Thoracic cage – 12 pairs of ribs, sternum

         -   true vs false ribs
         -   Connected to sternum by costal cartilages

Pectoral Girdle and Upper limb
         -   scapula, clavicle, humerus, ulna, radius, carpals, metacarpals, phalanges
             (phalanx)
         -   Gleno-humeral (shoulder joint) – ball in socket


Pelvic Girdle and Lower limb
         -   os coxae, femur, tibia, fibula, tarsals, metatarsals, phalanges (phalanx)


Joints (articulations)

•Point of contact between two bones
•Joints structure determines how it functions
•The closer the fit at the point of contact the stronger the joint.
•Joints are the weakest points of the skeleton
Types of joints
       •Synarthroses – immovable joints
      •Amphiarthroses – slightly immovable joints


      •Diarthroses – freely immovable joints
        -   Synovial joints:
               o Capsule, synovial fluid, ligaments


               o Menisci, fat pads, bursae

STABILITY OF SYNOVIAL JOINTS:

   1. Shape of articular surface
   2. Number and position of ligaments
   3. Muscle tone

ANGULAR MOVEMENTS: Increase or decrease the angle between two adjoining bones
      - Result of the action of muscles around the specific joint

FLEXION:
      *DORSIFLE XION -

      *PLANTA R FLE XION -

EXTENSION:
      *HYPERE XTE NSION -

ABDUCTION:

ADDUCTION:

CIRCUMDUCTION:

ROTATION:

Special Movements:

PRONATION:

SUPINATION: Palms up

ELEVATION:

DEPRESSION:

INVERSION: Sole turns
EVERSION: Sole turns

OPPOSITION: Thumb touches tips of other fingers




Shapes of Synovial Joints:

1. gliding (plane) joints

       - between

2. Hinge joints

3. Pivot joints

4. Ellipsoidal Joints: one articular surface concave and the other convex.

5. Saddle:

6. Spheroid (ball & socket):


FACTORS WHICH AFFECT BONE REMODELING

1. Stress: Bone grows in response to prolonged heavy load

         A. gravitational forces:

         B. functional forces:

             - regular exercise can alter the form of the skeleton


2. Hormones : negative feedback mechanisms
                A. PTH (parathormone)

                   B. Calcitonin

3. The age of the individual:
        - osteopenia to osteoporosis
         3 factors to decrease risk of osteoporosis: (box 7-2)
                   1.
                   2.
                   3.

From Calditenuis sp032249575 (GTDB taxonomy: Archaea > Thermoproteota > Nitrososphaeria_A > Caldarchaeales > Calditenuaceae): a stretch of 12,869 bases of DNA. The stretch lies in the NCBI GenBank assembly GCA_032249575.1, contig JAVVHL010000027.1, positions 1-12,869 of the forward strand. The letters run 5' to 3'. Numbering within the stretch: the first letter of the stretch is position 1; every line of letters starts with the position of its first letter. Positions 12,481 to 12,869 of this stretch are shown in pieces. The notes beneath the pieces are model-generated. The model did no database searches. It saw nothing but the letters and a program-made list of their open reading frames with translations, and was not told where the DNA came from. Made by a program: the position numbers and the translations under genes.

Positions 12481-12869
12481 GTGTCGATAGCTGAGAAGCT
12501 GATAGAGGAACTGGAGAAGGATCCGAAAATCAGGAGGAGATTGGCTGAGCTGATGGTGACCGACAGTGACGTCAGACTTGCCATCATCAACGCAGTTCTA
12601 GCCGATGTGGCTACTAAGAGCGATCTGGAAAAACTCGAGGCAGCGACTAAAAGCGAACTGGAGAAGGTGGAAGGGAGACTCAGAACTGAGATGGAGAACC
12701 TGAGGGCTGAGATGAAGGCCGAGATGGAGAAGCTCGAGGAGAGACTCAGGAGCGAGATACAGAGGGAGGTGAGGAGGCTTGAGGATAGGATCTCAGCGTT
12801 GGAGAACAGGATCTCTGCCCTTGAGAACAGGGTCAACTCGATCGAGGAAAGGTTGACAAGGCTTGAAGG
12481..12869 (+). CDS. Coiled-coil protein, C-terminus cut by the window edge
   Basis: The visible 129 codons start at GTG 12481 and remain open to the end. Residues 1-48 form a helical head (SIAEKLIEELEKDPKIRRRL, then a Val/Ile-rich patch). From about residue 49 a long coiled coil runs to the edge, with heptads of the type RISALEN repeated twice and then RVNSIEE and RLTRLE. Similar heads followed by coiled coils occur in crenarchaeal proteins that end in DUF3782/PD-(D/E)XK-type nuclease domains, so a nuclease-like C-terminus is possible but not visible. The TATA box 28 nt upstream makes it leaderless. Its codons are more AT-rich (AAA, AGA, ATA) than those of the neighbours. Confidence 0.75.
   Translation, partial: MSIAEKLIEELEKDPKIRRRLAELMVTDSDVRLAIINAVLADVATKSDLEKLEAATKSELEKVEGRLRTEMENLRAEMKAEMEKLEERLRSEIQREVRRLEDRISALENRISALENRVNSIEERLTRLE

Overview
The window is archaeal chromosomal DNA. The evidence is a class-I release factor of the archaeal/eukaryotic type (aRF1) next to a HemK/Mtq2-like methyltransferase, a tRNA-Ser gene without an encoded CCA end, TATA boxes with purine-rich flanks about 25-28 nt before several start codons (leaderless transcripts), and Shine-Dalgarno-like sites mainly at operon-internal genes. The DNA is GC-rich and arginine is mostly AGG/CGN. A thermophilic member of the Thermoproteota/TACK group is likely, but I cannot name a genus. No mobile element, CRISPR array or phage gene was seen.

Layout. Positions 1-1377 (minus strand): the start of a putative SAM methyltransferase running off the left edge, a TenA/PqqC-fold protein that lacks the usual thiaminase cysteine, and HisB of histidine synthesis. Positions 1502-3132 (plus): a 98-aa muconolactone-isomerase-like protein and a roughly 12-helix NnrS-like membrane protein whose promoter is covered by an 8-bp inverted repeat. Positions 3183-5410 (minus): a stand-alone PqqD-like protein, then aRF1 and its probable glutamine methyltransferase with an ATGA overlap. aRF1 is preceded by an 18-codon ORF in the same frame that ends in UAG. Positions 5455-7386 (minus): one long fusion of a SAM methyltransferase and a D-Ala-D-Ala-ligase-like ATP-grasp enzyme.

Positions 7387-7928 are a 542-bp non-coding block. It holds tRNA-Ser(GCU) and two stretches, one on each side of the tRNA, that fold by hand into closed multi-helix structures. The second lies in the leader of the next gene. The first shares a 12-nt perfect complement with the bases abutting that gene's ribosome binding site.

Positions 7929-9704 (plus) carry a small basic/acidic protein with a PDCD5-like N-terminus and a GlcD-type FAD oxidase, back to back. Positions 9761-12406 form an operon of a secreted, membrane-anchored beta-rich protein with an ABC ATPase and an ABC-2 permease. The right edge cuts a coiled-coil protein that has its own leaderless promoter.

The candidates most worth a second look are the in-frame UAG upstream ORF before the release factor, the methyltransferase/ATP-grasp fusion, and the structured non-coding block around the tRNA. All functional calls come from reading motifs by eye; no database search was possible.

4. Rates of Mineral absorption (Ca and P)

5. Genetic and Environmental factors:



Examination of the Skeletal System involves:
   1. Observation of any limitation of movement or stiffness
   2. Understanding of the distribution of joint involvement and inflammation
   3. Are there any sounds associated to joint movement
   4. Observation of any abnormal bone deposits
   5. Observation of abnormal posture


Conditions of Clinical Significance for Bone Disorders:

A. Congenital disorders (present at birth)

         -     Marfan’s Syndrome
         -     Cleft palate

B. Infection

         -     Osteomyelitis
         -     Paget’s Disease (osteitis deformans)

C. Nutritional

         -     Ricket’s
         -     Scurvy
D. Trauma

         -     Bone Bruise
         -     Fractures:
               1. simple:

               2. compound:

               -   Comminuted, depressed, impacted, transverse, spiral, Colles’, greenstick,
                   epiphaseal, Pott’s, displaced vs nondispalced


         Healing process:
                    1. bleeding occurs froming a hematoma, formation of a fibrocartilaginous
                       callus, formation of a bony callus within external callus, bone
                       remodeling (from 3 weeks to over a year)


E. Secondary disorders

            -    Gigantism
            -    Pituitary growth failure



Conditions of Clinical Significance for Joint Disorders:

A. Inflammation
       - Bursitis
       - Rheumatism and Arthritis
                - Rheumatic arthritis:


                - Prosthetic joints


B. Degenerative – Osteoarthritis


C. Infection – Rheumatic fever


D. Metabolic – Gout


E. Trauma
       - Dislocations and subluxations


       - Strains and sprains


Arthroscopic Surgery
       – Use of optic fibers within a surgical tube to explore a joint without major surgery.
       – An additional scope may be used to repair damage at the same time